• all involve some deposition of humoral and cellular immune complexes and infiltration of polymorphonuclear and mononuclear cells in blood vessel walls (segmental inflammation).



Clinical Features

  • cerebral arteritis becomes symptomatic after systemic (peripheral) manifestations have been present - (multi)focal cerebral ischemia:

        1. acute - platelet aggregation and/or clot formation

        2. chronic - through fibrinoid necrosis.

  • cognitive disturbances, headache, seizures (encephalopathy) - occur more frequently than focal neurologic dysfunction.

  • frequently produce polyneuropathies.



Diagnosis

Definitive diagnosis - biopsy



  • mainly smaller parenchymal and leptomeningeal vessels - high-resolution angiography is far superior to MRA / CTA (but even angiograms may appear normal in 20-30% cases)

Features on angiography (nonspecific) - stenoses, occlusion, thromboses, beaded appearance

  • brain / meningeal biopsy is necessary to make definitive and specific diagnosis! (segmental pathology – risk of sampling error)


Arteritis caused by septic cardiac emboli:

A. Carotid arteriogram - filling defect (arrow), many vessels are irregular and underfilled, MCA bears mycotic aneurysm (double arrows).

B. Beaded appearance of cortical arteries (arrows).

d:\viktoro\neuroscience\vas. vascular\00. pictures\septic arteritis (angiography).jpg

Granulomatous angiitis of nervous system (GANS)



number of synonyms: Primary CNS vasculitis, Primary Angiitis of CNS, Intracranial Granulomatous Arteritis, Noninfectious Granulomatous Angiitis with Predilection for CNS
- rare inflammatory arteriopathy confined to brain, spinal cord, and leptomeninges.
Etiopathology

  • absence of systemic disease!

  • small leptomeningeal arteries are preferentially affected.

  • no predilection for branching points of arteries (vs. polyarteritis nodosa).

  • arterial wall inflammatory infiltration with mononuclears (monocytes/histiocytes, lymphocytes, and plasma cells); frequently (85%), granulomatous changes with multinucleated giant cells are seen; destruction of vessel wall.

  • numerous small infarctions ± large areas of ischemia, sometimes with superimposed hemorrhage.

  • etiology is unknown (viral cause?); no evidence of immune complexes; no identifiable preexisting conditions; postpartum cases described.



Clinical Features

  • mean age 33-45 yrs. (range 3-74 yrs).

  • no systemic symptoms! - clinical manifestations are restricted to brain!

  • subacute or insidious; progressive; may fluctuate with periods of apparent remission.

  • prognosis is guarded (better in postpartum cases; poor and devastating if untreated).

Multifocal brain disease with obtundation, severe headaches, and no discernible systemic cause




  1. Diffuse cerebral dysfunction:

    1. headache of gradual onset (most common presenting symptom!; often associated with nausea and vomiting)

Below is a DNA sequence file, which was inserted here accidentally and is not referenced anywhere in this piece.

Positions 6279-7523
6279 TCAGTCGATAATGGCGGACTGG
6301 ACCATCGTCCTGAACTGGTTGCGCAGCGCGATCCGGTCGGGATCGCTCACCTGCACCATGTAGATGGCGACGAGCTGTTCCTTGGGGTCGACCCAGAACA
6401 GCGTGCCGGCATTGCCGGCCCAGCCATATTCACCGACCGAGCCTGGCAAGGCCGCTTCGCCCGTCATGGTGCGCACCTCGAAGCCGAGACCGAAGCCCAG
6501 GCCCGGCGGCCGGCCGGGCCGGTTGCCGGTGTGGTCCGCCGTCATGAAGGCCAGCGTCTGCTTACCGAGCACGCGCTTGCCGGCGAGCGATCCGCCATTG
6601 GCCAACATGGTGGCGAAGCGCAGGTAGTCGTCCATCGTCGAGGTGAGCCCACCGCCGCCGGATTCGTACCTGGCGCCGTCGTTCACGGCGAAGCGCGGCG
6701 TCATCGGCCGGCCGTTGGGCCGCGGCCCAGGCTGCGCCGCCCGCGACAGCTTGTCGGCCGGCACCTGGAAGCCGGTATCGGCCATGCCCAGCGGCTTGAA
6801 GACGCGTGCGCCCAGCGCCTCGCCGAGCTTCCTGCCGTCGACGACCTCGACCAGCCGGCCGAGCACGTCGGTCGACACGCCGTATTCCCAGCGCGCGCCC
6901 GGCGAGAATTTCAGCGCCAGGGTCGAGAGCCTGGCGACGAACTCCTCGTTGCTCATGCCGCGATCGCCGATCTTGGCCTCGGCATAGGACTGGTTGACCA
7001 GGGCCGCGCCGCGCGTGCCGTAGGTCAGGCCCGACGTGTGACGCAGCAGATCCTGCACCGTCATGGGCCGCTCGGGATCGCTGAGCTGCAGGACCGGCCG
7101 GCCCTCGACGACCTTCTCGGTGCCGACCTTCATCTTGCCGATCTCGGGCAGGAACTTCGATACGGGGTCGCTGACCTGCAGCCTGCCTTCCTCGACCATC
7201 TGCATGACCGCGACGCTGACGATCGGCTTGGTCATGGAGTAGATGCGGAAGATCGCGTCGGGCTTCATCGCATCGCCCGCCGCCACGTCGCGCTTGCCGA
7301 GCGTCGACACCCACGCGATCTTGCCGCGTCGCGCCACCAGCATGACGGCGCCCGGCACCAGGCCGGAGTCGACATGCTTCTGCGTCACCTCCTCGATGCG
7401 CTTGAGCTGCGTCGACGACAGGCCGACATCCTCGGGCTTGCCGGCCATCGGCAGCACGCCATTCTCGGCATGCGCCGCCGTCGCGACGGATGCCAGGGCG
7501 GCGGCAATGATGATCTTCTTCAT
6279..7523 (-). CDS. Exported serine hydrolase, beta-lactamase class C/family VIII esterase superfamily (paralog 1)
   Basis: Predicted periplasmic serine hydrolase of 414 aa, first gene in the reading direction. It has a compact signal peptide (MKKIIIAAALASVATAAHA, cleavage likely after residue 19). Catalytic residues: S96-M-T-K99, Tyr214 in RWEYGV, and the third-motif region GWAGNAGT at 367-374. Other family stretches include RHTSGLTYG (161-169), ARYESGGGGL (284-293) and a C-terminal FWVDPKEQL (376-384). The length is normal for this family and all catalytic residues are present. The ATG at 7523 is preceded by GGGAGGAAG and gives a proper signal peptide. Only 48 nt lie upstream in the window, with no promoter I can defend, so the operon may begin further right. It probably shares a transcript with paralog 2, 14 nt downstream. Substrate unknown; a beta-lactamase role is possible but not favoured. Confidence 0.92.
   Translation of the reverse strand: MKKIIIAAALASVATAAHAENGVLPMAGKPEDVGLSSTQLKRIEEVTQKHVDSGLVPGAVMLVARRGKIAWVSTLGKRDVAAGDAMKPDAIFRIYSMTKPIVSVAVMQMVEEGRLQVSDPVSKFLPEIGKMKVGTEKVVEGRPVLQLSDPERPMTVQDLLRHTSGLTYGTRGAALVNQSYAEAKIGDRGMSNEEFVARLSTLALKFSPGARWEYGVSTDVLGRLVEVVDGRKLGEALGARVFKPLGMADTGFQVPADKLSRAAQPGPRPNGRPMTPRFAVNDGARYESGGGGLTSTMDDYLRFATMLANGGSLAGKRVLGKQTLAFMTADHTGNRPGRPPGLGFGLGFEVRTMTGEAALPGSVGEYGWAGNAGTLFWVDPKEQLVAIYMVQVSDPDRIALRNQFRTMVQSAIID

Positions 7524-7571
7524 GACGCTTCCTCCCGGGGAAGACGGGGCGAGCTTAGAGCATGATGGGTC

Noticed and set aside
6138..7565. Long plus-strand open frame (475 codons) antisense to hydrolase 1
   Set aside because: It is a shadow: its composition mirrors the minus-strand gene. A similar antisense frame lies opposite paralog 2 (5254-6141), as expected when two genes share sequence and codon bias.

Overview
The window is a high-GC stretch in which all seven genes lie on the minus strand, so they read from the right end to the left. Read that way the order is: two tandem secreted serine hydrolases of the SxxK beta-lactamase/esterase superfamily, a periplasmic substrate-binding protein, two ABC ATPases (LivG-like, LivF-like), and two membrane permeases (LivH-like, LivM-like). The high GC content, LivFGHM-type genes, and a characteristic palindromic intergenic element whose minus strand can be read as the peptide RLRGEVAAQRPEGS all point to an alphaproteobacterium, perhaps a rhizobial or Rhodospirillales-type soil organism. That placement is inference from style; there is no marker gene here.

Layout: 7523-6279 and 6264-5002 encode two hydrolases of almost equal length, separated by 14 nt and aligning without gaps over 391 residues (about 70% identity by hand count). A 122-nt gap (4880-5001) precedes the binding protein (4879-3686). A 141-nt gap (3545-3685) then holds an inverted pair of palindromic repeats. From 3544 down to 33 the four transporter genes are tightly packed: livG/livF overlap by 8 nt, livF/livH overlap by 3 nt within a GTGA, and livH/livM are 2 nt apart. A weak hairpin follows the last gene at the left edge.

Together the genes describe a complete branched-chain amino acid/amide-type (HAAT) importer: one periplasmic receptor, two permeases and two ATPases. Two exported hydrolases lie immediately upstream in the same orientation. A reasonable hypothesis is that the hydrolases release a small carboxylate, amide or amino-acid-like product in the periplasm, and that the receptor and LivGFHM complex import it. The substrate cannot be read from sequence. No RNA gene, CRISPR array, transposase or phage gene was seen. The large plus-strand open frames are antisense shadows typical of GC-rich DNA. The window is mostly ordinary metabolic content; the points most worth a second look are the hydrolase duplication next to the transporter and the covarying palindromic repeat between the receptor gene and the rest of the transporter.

2. progressive encephalopathy - mental obtundation (may be preceded by dementia).




  1. Later, focal cerebral signs develop (e.g. cranial neuropathies, seizures, cerebellar dysfunction, cauda equina syndrome); strokes are found in 15% cases.

  • isolated cord involvement has been noted in few patients.



Differential Diagnosis

- lesions with frequency significantly higher than CNS vasculitis:



  1. Intracranial atherosclerosis - involvement of proximal, medium to large-sized vessels with sparing of cortical vessels

  2. Amyloid angiopathy

  3. Reversible cerebral vasoconstriction syndrome (RCVS) – sudden onset, diffuse areas of vasospasm (improvement with intra-arterial calcium channel blockers)

  4. Wegener's granulomatosis - pulmonary lesions.

  5. Giant cell (temporal) arteritis - occurs in older population.

  6. Infections (mycobacteria, fungi, meningovascular syphilis, hepatitis B, herpes ophthalmicus!).

  7. Drugs (esp. stimulants)

  8. Noninflammatory vasculopathies (fibromuscular dysplasia, moyamoya)

  9. Neoplastic meningitis, intravascular lymphoma

  10. Neurosarcoidosis

  11. Multiple sclerosis



Diagnosis

ESR↑ (66%) ≈ 44 mm/hr (up to 116 mm/hr) but may be normal!
CSF (81%) - chronic meningitis: mixed or lymphocytic pleocytosis (up to 500), protein↑ (> 100 mg/dl in 45-75% cases, up to 825 mg/dl), normal glucose.

  • serial LPs may show spontaneous fluctuations in pleocytosis and protein.


EEG (81%) - diffuse slowing; occasionally, focal slowing or sharp wave discharges.
CT – normal, low-density lesions, infarcts, gyriform enhancement, hematoma.
MRI - focal infarctions in multiple vascular territories (normal MRI is rare, but have been seen in some biopsy-proven cases).
Angiography (with high-resolution film magnification - changes in small-caliber vessels):

  1. "classic arteritis" (65%) - alternating areas of stenosis and ectasia ("sausaging" or "beading") in multiple small vessels.*

N.B. not completely specific (also seen in other vasculopathies)

*where angiography is not sensitive enough to make diagnosis!



  1. less specific abnormalities (19%)

  2. normal (13%)


Leptomeningeal & cortical biopsy

  • indication:

    1. normal or atypical angiogram

    2. before highly toxic therapy

  • focal nature - significant risk for sampling error (diagnostic sensitivity 74.4%).



Treatment

High dose (60-80 mg/day) prednisone + calcium channel blocker.

  • good clinical response → prolonged tapering in few months.

  • monitoring - angiography (± repeated biopsies).

  • lack of response or recurrenceadd oral cyclophosphamide (1-2 mg/kg/d) for 6-12 months until all signs of disease have disappeared.



Bibliography for ch. “Neurovascular Disorders” → follow this link >>